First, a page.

Philadelphia Feb. 18. 1793
I have received your kind Letter of January 31, and thank you for your obliging Congratulations, as well as for the monthly Publication. Will you do me the favor of having my name Subscribed and the Magazine Sent to Quincy regularly as it comes out?
I am no doubt obliged to Capt. Ingraham, and I Suppose also to Mr Barrel, my old Friend for the Compliment. The Time has been when such a feather would have weighed heavier in my Scales. I have lived to See, So many Scoundrels not only "damn’d to everlasting fame," but decorated with the Laurels which ought only to be worn by Virtue, that I am now more indifferent to the Inscription of a Name upon a "Globe that shall dissolve." Nay I am sometimes almost tempted to wish, that my name could be taken out of every Record and every History and blotted out of the Memory of Man.
I inclose you the Subscription Paper, which I circulated in Senate; but those Gentlemen are so fatigued by endless solicitations for subscriptions, that I saw they were not pleased to be urged, and it did not comport with my situation in relation to their Body to reason much with them on such a subject. I received no Money; the gentlemen will pay the whole when the Books are delivered.
Dr Barton read in the Philosophical Society at a late Meeting a Dissertation to prove that the Apis mellitica is not a Native of America, in opposition to you and in support of Mr. Jeffersons opinion. He treated Dr Belknap with great respect as he ought. He was very long and elaborate, but perhaps the Negative was not fully proved. There are so many Species of Hornets Wasps and Bees which We call Bumble or Humble Bees which No Man can be supposed to have taken Pains to import from abroad, that I see no reason to suspect, that the honey Bee, which resembles them so much might not have been here as early as those Species.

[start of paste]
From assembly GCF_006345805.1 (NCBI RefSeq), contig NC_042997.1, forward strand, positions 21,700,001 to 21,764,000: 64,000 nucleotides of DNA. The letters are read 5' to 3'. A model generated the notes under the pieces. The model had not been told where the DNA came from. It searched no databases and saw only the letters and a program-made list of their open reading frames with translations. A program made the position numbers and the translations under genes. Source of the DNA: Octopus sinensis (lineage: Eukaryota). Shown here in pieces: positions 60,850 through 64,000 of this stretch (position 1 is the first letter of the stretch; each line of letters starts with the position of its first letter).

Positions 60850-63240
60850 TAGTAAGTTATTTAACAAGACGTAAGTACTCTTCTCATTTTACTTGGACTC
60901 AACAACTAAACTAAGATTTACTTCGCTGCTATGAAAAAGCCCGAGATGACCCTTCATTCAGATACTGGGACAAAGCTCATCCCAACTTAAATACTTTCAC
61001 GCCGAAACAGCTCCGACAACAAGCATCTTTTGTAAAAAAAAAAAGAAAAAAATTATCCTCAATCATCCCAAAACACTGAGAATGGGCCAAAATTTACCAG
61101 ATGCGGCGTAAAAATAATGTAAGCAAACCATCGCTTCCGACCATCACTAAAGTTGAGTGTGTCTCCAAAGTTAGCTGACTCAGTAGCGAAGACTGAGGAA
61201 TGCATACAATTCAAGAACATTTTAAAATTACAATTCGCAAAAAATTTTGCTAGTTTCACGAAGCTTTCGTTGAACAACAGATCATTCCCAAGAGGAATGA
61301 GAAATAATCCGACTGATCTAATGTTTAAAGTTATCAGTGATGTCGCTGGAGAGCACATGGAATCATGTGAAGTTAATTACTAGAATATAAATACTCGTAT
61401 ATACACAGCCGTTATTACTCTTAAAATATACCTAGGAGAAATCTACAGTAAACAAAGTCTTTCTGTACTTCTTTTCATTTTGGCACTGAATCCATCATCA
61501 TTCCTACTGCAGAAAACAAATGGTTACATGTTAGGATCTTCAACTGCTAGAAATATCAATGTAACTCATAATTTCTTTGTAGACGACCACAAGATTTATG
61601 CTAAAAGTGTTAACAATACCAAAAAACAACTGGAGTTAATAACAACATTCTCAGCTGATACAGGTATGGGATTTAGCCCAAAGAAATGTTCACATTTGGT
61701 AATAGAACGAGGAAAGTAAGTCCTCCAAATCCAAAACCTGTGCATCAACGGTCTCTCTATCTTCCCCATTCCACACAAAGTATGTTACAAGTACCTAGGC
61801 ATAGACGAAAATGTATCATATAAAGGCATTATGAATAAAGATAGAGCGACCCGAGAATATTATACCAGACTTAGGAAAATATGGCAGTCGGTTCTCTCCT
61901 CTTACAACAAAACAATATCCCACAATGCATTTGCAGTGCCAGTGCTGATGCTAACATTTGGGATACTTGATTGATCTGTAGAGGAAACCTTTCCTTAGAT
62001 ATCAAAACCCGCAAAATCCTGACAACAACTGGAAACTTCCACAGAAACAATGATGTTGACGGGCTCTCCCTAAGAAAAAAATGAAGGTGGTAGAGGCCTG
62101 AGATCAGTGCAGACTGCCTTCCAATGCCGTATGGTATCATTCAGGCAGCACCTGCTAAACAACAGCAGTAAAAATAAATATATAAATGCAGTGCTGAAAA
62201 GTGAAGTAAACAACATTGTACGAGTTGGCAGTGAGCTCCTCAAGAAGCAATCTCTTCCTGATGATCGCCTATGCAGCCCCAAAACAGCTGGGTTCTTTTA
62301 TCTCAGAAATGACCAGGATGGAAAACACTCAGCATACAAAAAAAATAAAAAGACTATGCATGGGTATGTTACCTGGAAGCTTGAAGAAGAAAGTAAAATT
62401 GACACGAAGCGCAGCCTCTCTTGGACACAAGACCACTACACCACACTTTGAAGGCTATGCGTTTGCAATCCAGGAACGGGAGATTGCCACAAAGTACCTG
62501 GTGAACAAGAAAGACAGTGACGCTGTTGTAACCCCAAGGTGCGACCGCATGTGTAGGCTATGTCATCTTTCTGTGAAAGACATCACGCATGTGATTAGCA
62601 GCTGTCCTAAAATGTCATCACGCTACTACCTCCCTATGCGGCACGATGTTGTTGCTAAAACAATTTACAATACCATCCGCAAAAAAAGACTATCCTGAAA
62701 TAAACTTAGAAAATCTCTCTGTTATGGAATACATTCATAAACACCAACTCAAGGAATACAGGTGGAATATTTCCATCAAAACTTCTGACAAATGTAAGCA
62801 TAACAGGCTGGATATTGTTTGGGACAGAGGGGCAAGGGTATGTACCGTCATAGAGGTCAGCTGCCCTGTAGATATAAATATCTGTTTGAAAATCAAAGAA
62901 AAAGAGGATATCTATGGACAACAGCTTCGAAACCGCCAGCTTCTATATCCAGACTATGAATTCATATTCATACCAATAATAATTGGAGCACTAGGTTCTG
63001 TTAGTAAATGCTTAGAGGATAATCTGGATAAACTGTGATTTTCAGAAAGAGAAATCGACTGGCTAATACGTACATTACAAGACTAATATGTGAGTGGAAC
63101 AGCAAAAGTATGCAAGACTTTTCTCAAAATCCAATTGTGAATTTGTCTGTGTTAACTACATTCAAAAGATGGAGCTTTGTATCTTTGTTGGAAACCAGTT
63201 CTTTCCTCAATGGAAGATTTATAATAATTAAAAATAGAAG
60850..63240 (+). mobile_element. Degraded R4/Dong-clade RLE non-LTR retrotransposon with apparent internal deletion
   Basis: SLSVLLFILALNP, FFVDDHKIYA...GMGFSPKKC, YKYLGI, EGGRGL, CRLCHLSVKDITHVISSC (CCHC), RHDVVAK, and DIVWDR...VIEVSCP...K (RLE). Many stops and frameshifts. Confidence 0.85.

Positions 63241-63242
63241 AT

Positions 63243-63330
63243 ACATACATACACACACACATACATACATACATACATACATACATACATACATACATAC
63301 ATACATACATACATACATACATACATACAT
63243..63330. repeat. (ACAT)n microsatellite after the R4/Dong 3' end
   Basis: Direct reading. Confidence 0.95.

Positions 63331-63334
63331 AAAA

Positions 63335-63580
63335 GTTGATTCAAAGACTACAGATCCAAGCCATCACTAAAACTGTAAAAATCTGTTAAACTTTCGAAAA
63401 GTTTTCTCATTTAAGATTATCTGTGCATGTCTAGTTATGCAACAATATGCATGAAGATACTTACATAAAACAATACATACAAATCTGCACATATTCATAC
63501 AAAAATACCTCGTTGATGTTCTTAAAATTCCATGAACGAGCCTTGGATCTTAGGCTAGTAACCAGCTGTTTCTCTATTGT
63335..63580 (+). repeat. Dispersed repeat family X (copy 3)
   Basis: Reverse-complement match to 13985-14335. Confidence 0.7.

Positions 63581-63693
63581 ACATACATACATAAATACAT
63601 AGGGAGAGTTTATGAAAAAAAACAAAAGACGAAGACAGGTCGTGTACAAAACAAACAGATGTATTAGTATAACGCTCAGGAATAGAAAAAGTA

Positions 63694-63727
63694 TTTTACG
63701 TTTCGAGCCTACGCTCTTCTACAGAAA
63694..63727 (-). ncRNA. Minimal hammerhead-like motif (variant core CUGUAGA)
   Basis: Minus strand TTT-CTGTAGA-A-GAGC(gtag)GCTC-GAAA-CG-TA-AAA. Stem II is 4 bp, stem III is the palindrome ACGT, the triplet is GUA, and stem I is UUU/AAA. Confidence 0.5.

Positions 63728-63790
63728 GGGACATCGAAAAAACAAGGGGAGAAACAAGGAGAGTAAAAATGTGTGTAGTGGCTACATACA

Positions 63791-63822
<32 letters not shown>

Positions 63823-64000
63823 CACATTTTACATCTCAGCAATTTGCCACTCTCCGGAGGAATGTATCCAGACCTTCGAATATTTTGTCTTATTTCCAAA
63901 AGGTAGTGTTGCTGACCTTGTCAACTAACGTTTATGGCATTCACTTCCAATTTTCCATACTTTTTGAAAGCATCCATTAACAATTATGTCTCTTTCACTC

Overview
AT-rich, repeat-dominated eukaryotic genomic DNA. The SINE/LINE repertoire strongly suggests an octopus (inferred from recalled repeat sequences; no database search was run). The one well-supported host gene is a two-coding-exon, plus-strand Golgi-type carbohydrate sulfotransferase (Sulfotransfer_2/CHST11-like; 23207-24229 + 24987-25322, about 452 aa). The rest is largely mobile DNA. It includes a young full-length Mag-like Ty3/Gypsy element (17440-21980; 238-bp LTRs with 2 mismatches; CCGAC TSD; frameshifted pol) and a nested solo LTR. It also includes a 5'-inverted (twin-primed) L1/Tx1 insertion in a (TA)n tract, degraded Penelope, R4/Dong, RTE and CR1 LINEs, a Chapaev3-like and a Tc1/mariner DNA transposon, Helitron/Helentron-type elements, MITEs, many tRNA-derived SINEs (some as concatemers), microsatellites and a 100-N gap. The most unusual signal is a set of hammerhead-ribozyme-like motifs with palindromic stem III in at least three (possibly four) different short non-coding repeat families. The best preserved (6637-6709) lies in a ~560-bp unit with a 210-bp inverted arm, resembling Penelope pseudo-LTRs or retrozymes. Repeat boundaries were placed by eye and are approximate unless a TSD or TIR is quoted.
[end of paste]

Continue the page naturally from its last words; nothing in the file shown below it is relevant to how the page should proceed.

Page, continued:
There are some Sentiments in your late Discourse, which I cannot approve. Dr. Belknap is so able an Historian that I wish his philosophy to be such as will endure and be no diminution of his Authority when the momentary Fanaticism of the times shall have subsided. The sentiments I mean are those which will be[construed] to encourage the present Spirit of Crusade against European Kings. The Nations of Europe, if they become Republicks, must have Laws, and those Laws must be executed. Elective Kings will not be obtained without continual Anarchy, nor will they be able to execute the Laws when they are chosen. If upon Reflection you are not convinced of this, I will pledge myself to convince you, in confidence. Dr. Belknap writes not to the popular Pulse of the Moment but for Posterity: and before them the Doctrine he now favours will be demonstrated to be unfounded. But his Reputation will contribute to make the present delusions more general and more lasting. The great Nations of Europe must and will return to hereditary Executives or become barbarous. I had so early and so great a share in advising my fellow Citizens in the Course of their Revolution that I should think myself, not a Man, if I suffered my Example and opinions to be quoted in favour of systems that I know will be destructive, to millions and productive of no good. I am with great regard yours
MHi: Jeremy Belknap II Papers.